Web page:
No level of alcohol consumption is safe, researchers say

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Alcohol use was ranked as the seventh leading risk factor for premature death and disability worldwide in 2016, and was the leading cause for people aged 15-49 years old. This study was only able to find a protective effect between low levels of alcohol consumption and a specific type of heart disease known as ischemic heart disease. The guidelines also address "special occasions" where women should have no more than three drinks and men no more than four on a single occasion.

It analysed 694 global data sources in addition to 592 prospective and retrospective studies on alcohol consumption and found that approximately a quarter of the planet (2bn people) were drinkers, 63pc of who were male.

Although it claims in absolute terms that there is no safe level of drinking connected with alcohol, what it fails to acknowledge is that, actually, the risks of moderate drinking are in fact very low. According to the report, alcohol led to 2.8 million deaths in 2016.

The team used a new statistical method to estimate the risks of consuming between zero and 15 standard alcohol drinks each day.

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The deaths included alcohol-related cancer, cardiovascular disease, infectious diseases, intentional injuries such as violence and self-harm, traffic collisions and unintentional injuries like drowning and fires.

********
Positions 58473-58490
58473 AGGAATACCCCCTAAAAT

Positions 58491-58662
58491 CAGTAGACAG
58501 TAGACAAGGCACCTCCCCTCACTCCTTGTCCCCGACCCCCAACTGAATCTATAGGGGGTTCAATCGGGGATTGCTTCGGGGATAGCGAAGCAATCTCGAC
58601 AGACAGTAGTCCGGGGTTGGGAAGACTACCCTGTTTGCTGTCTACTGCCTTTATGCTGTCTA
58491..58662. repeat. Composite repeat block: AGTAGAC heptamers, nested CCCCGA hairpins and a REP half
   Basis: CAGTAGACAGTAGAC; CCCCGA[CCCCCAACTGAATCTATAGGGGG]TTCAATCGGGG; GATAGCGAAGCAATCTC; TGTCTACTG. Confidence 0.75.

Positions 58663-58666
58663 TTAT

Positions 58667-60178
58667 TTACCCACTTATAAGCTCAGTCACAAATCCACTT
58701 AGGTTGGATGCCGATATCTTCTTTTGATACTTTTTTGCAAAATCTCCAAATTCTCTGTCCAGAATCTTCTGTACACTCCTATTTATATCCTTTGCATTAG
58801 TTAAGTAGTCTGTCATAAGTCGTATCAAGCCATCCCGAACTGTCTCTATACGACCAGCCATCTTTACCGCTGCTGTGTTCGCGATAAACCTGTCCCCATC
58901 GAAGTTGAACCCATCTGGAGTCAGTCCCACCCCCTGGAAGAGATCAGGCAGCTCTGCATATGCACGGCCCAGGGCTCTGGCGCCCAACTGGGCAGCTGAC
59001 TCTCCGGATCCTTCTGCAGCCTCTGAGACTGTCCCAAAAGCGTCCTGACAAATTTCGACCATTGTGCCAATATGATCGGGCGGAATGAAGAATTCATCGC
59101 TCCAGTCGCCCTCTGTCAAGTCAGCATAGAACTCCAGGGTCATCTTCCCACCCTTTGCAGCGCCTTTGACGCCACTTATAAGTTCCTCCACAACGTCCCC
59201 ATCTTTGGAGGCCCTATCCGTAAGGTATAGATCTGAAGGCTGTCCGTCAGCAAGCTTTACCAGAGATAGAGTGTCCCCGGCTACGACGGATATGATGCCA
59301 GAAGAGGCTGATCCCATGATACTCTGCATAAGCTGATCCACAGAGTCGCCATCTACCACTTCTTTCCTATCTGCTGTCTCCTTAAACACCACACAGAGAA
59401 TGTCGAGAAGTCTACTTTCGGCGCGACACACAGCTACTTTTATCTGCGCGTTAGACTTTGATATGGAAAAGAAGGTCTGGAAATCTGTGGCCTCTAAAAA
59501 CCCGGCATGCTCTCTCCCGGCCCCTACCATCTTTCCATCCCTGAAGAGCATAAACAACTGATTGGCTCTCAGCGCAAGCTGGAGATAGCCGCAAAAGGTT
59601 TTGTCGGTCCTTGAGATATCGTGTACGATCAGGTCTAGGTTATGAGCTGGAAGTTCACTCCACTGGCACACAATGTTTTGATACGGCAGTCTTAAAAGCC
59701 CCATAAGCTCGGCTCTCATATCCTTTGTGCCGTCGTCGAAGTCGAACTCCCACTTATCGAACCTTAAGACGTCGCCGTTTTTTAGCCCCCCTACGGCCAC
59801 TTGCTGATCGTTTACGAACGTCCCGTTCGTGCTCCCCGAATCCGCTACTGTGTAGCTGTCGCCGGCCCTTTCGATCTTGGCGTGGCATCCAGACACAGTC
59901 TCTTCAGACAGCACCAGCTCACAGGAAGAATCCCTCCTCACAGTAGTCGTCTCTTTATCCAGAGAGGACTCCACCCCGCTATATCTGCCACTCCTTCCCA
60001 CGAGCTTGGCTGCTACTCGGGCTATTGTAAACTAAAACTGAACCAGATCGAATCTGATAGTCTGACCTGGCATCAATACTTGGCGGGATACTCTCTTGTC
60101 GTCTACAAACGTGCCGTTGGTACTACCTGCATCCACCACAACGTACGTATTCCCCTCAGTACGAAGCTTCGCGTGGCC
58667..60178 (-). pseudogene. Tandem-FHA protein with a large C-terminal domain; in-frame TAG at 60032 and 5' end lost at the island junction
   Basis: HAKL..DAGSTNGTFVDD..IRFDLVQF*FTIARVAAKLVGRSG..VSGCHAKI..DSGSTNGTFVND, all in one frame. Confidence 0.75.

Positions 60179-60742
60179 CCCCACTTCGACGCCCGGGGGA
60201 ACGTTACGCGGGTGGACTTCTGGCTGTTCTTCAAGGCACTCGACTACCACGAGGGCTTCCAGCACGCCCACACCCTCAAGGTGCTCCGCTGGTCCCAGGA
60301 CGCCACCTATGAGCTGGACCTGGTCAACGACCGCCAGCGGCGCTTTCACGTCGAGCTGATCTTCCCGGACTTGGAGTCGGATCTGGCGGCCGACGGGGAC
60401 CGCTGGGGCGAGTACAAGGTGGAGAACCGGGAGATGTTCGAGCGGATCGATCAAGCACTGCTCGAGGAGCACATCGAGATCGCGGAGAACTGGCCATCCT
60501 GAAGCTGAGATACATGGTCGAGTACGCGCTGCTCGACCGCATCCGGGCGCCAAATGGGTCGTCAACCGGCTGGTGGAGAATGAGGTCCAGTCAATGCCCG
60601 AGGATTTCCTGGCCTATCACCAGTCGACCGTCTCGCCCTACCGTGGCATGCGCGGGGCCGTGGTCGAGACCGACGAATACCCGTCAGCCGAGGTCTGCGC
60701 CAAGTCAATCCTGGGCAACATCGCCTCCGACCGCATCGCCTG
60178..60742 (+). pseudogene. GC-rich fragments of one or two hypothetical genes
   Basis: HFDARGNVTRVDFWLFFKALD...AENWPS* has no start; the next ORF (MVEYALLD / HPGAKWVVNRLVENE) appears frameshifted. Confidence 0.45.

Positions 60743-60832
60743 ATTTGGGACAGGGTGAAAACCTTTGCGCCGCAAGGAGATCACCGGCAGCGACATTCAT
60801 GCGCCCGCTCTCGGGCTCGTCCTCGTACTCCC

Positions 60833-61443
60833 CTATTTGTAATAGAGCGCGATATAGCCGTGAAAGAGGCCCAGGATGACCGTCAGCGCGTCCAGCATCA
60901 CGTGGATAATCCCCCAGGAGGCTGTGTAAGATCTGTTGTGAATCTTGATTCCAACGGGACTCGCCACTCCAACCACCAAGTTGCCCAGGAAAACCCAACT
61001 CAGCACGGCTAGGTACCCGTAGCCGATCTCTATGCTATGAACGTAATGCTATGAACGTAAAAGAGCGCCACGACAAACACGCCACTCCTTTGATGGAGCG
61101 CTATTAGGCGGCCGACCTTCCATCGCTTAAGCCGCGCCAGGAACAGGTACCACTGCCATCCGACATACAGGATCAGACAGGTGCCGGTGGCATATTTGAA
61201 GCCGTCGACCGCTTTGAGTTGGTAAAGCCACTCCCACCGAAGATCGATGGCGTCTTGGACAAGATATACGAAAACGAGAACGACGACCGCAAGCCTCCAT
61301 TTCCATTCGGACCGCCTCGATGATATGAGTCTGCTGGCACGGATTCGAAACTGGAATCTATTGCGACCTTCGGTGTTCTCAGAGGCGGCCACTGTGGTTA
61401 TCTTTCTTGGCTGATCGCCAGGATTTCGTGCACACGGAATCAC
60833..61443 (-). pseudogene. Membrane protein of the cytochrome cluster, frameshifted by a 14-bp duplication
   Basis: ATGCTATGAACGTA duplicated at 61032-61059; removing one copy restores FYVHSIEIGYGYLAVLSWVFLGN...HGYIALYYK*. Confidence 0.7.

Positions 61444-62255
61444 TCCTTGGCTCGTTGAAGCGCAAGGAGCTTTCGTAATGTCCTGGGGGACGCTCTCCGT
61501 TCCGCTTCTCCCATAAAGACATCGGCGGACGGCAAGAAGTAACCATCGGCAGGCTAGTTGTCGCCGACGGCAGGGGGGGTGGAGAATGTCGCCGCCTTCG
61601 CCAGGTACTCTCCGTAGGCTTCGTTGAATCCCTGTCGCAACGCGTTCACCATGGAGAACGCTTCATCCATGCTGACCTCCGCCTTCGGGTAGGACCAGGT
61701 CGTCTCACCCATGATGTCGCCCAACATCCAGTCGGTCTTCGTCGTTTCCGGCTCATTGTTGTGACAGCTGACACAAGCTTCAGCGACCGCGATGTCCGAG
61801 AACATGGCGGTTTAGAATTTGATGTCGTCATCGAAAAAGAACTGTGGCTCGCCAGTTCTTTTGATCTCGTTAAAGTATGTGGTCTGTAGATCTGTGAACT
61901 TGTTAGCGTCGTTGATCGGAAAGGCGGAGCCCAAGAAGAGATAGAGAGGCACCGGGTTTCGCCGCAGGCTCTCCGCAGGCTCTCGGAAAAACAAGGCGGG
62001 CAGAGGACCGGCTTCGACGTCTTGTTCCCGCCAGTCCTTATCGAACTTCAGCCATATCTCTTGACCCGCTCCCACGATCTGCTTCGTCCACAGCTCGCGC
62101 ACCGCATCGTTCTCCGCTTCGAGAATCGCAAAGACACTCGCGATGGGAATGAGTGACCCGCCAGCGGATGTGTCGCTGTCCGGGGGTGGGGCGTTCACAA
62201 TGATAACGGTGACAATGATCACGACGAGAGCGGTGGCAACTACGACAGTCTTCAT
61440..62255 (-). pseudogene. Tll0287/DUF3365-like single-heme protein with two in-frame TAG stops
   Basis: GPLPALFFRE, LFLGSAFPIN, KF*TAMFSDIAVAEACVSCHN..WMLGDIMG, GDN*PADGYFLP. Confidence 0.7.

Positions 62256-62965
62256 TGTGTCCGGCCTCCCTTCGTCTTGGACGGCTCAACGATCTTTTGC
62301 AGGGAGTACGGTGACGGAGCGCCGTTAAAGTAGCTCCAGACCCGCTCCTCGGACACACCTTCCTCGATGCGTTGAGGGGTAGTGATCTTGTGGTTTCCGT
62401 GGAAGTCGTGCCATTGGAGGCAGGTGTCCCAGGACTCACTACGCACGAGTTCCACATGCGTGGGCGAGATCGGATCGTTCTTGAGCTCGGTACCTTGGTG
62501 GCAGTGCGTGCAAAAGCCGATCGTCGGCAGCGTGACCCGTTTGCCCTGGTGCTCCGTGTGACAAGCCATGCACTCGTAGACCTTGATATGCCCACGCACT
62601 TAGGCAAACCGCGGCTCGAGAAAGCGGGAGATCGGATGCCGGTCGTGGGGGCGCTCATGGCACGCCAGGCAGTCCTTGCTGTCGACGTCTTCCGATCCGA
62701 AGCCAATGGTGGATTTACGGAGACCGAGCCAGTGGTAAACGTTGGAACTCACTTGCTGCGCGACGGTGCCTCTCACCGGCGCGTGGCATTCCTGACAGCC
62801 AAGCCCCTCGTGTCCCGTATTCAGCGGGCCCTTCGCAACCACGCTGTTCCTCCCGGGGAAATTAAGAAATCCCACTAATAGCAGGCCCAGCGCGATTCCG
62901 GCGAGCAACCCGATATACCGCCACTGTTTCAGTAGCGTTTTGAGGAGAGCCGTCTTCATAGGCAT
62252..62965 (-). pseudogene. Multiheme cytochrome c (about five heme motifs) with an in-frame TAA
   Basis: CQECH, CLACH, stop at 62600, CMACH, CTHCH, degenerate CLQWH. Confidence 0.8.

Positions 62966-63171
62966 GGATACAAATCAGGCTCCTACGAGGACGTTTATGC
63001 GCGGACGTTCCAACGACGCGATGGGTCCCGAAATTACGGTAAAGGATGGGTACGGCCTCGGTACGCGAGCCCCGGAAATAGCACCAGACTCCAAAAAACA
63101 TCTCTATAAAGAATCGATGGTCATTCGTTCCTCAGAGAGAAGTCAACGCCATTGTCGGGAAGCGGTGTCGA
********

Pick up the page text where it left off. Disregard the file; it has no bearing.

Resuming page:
These results aren't comforting either: Any amount of alcohol use was linked to worsening health conditions, although, as expected, the risk was contingent upon how much a person drinks.

The CDC also says that more than 2,000 Americans die each year from acute alcohol intoxication, and that more than 38 million American adults admit to binge-drinking once a week, downing eight drinks at a time on average.

"However, it is important to note that many everyday activities, such as driving, carry risks which we deem to be acceptable - studies like this one can help people make more informed choices about which risks they wish to take".

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The 0.5% increase means that 918 people in every 100,000 who drink one unit a day would develop a health problem compared with 914 who do not.

"There is no safe level of alcohol", Max Griswold, lead author and IHME researcher, told the AFP news agency.

"There's no safe level of riding a bike or driving a auto". The recommendations need to come down further and the government needs to rethink its policy. They're often self-reported, which relies on people recalling their drinking habits, which is subject to human error; or based on alcohol sales data, which doesn't always provide an accurate picture of people's individual consumption levels. "They will go some weeks not drinking anything", he said. They were responsible for 27.1 per cent of alcohol-related deaths of women and 18.9 per cent of men.

Among men, drinking alcohol in 2016 was most widespread in Denmark (97 percent), along with Norway, Argentina, Germany, and Poland (94 percent).

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The U.S. Centers for Disease Control and Prevention and the American Heart Association both say men can safely drink up to two alcoholic drinks a day and women up to a drink a day, although neither group recommends that people start drinking.